Danielle M. Campbell
How has HIV affected my life and what motivated me to become an advocate?
HIV has affected my life in many, many ways that have had profound impacts on when, where, how and I became an advocate. African- Americans and other people of African descent are consistently overrepresented among HIV diagnoses. Living with that fact keeps me focused in the HIV related efforts I lend myself to. It wasn’t until in college while working on a research project for a class, that I began learning more about some of the sociocultural and structural contexts that have long had negative impacts on people living with HIV, specifically women. The natural inquisitor in me pressed on to learn more; I had to know. From that single research project, and my interests in HIV science further spurred, I volunteered a food pantry at one of the largest AIDS Service Organizations in Orange County. From there, I had the privilege of membership of several prevention, research, and treatment community advisory boards; served in leadership capacities within my membership roles; participated in formal science and treatment fellowships, and research. My motivation to learn coupled with my own personal strife, keeps me grounded and determined to see this thing through till we find a CURE. For as long as we have someone diagnosed (both incident and prevalent) I will be there. I have been called to continue to this work from an unapologetically women- centered space.
What would an HIV cure mean to me and my community?
I had to sit and reflect at great lengths to find the appropriate words to respond to this question, so here goes. Finding an HIV CURE would be transcendental. It is more than the provision of a curative agent, it would be the culmination of a movement that started with loss of life and staunch advocacy and leadership of a few brave souls who may or may not have lived long enough to see it. HIV rests at the intersection of some of the nastiest societal ills: hate, homophobia, poverty, racism, patriarchy, sexism- I could go on, but I won’t While a cure for HIV may prevent the biological mechanisms from that allow HIV to wreak physical havoc, it will not cure any of the other perhaps less addressed factors that facilitates HIV’s mainstay in communities of color. A cure would mean half of the battle is won, but more will remain to be done.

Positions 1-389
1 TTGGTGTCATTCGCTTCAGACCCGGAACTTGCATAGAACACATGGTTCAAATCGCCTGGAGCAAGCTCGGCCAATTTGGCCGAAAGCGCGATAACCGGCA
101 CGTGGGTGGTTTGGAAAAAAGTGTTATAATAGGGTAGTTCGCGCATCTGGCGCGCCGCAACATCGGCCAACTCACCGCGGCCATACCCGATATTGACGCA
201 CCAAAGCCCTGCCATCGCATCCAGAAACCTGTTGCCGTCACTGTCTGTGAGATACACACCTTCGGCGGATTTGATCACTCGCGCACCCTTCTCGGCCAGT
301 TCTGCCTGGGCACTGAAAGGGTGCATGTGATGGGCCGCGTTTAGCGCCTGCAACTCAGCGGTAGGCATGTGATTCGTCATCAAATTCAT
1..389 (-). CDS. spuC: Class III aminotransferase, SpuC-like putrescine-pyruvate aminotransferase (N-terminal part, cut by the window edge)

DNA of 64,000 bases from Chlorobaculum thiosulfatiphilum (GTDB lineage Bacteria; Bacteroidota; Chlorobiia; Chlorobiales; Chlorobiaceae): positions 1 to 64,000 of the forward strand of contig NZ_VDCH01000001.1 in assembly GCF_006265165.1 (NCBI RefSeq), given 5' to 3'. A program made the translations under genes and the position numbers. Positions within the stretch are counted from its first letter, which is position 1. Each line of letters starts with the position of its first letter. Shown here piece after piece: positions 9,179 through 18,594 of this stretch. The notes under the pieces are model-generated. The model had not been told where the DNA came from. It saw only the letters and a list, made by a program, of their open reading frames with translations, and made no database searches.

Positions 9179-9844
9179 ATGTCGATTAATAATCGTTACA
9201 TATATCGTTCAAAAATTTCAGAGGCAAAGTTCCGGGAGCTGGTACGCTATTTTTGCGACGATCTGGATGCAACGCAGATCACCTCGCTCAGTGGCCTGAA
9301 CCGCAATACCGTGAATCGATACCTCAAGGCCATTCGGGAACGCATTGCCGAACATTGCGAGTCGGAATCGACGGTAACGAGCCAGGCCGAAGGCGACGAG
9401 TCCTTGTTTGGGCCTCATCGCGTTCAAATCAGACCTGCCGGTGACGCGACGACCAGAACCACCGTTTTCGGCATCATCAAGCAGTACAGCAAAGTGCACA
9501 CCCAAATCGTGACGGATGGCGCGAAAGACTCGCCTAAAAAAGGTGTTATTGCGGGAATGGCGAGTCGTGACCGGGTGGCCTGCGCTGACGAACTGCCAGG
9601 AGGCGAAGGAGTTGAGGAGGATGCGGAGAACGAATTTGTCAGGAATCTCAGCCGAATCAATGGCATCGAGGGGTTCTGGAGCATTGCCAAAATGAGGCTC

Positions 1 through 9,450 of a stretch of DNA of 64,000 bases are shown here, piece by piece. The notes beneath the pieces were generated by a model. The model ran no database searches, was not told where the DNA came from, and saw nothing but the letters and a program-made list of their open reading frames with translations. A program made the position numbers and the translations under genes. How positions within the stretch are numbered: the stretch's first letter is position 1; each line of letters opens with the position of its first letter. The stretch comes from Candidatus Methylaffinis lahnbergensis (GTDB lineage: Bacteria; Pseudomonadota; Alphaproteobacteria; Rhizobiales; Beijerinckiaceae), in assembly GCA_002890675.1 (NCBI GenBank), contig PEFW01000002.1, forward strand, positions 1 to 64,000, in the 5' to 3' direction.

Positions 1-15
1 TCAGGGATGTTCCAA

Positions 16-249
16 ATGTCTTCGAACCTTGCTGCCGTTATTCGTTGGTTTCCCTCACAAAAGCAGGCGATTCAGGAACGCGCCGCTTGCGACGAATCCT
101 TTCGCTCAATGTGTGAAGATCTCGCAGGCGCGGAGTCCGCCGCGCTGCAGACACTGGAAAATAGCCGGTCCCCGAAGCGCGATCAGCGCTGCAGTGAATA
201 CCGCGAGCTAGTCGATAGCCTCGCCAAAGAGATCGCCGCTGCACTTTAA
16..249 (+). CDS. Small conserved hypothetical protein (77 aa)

What scientific and community engagement work excites me most about the DARE Collaboratory?
All of the work of the DARE collaboratory is exciting!!!!! However, if I had to chose the most exciting scientific engagement work, it’s the characterization of the latent reservoir. The latent reservoir is an exploratory hot bed in CURE research, and its understanding will perhaps bring us one step closer to a true sterilizing cure. My recent interests have been learning about the technology being developed to measure the reservoir. Being afforded a membership into the DARE collaboratory would be an honor and indeed a privilege not only for myself, but also for the countless other women who must be part of current and future discussions around CURE. Science has shown that HIV persists differently in men and women, and so too might a CURE.